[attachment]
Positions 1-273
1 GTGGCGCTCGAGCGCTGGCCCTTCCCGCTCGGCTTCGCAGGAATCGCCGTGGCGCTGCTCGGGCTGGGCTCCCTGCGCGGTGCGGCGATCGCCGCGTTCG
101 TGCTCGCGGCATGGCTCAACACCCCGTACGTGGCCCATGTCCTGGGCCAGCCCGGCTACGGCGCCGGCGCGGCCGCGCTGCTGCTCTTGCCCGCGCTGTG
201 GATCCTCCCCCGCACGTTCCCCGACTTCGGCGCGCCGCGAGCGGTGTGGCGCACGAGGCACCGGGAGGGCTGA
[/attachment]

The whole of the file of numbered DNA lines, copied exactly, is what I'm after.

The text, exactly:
Positions 1-273
1 GTGGCGCTCGAGCGCTGGCCCTTCCCGCTCGGCTTCGCAGGAATCGCCGTGGCGCTGCTCGGGCTGGGCTCCCTGCGCGGTGCGGCGATCGCCGCGTTCG
101 TGCTCGCGGCATGGCTCAACACCCCGTACGTGGCCCATGTCCTGGGCCAGCCCGGCTACGGCGCCGGCGCGGCCGCGCTGCTGCTCTTGCCCGCGCTGTG
201 GATCCTCCCCCGCACGTTCCCCGACTTCGGCGCGCCGCGAGCGGTGTGGCGCACGAGGCACCGGGAGGGCTGA